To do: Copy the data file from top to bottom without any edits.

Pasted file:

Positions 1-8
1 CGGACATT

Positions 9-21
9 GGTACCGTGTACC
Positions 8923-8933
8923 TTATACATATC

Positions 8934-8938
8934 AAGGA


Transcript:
Positions 1-8
1 CGGACATT

Positions 9-21
9 GGTACCGTGTACC
Positions 8923-8933
8923 TTATACATATC

Positions 8934-8938
8934 AAGGA